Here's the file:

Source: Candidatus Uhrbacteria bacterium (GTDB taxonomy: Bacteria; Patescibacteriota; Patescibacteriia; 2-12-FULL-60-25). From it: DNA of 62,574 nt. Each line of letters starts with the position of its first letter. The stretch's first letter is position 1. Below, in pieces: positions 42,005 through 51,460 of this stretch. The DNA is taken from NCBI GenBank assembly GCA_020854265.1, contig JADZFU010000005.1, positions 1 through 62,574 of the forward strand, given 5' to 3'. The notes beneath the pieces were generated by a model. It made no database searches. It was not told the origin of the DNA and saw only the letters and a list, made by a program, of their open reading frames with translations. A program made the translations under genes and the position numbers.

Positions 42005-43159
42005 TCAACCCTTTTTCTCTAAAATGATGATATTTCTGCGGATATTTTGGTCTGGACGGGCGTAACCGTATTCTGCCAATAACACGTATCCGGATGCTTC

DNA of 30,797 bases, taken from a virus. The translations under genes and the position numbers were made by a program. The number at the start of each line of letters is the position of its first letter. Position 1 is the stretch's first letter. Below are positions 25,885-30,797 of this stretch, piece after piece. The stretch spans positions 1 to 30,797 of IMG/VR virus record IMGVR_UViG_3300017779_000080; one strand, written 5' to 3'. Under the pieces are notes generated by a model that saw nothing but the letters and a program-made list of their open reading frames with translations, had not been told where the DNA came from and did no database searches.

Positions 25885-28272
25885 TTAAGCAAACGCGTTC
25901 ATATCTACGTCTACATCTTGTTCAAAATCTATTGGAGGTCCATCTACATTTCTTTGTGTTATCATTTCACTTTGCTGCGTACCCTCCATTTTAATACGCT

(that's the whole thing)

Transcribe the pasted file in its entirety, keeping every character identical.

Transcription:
Source: Candidatus Uhrbacteria bacterium (GTDB taxonomy: Bacteria; Patescibacteriota; Patescibacteriia; 2-12-FULL-60-25). From it: DNA of 62,574 nt. Each line of letters starts with the position of its first letter. The stretch's first letter is position 1. Below, in pieces: positions 42,005 through 51,460 of this stretch. The DNA is taken from NCBI GenBank assembly GCA_020854265.1, contig JADZFU010000005.1, positions 1 through 62,574 of the forward strand, given 5' to 3'. The notes beneath the pieces were generated by a model. It made no database searches. It was not told the origin of the DNA and saw only the letters and a list, made by a program, of their open reading frames with translations. A program made the translations under genes and the position numbers.

Positions 42005-43159
42005 TCAACCCTTTTTCTCTAAAATGATGATATTTCTGCGGATATTTTGGTCTGGACGGGCGTAACCGTATTCTGCCAATAACACGTATCCGGATGCTTC

DNA of 30,797 bases, taken from a virus. The translations under genes and the position numbers were made by a program. The number at the start of each line of letters is the position of its first letter. Position 1 is the stretch's first letter. Below are positions 25,885-30,797 of this stretch, piece after piece. The stretch spans positions 1 to 30,797 of IMG/VR virus record IMGVR_UViG_3300017779_000080; one strand, written 5' to 3'. Under the pieces are notes generated by a model that saw nothing but the letters and a program-made list of their open reading frames with translations, had not been told where the DNA came from and did no database searches.

Positions 25885-28272
25885 TTAAGCAAACGCGTTC
25901 ATATCTACGTCTACATCTTGTTCAAAATCTATTGGAGGTCCATCTACATTTCTTTGTGTTATCATTTCACTTTGCTGCGTACCCTCCATTTTAATACGCT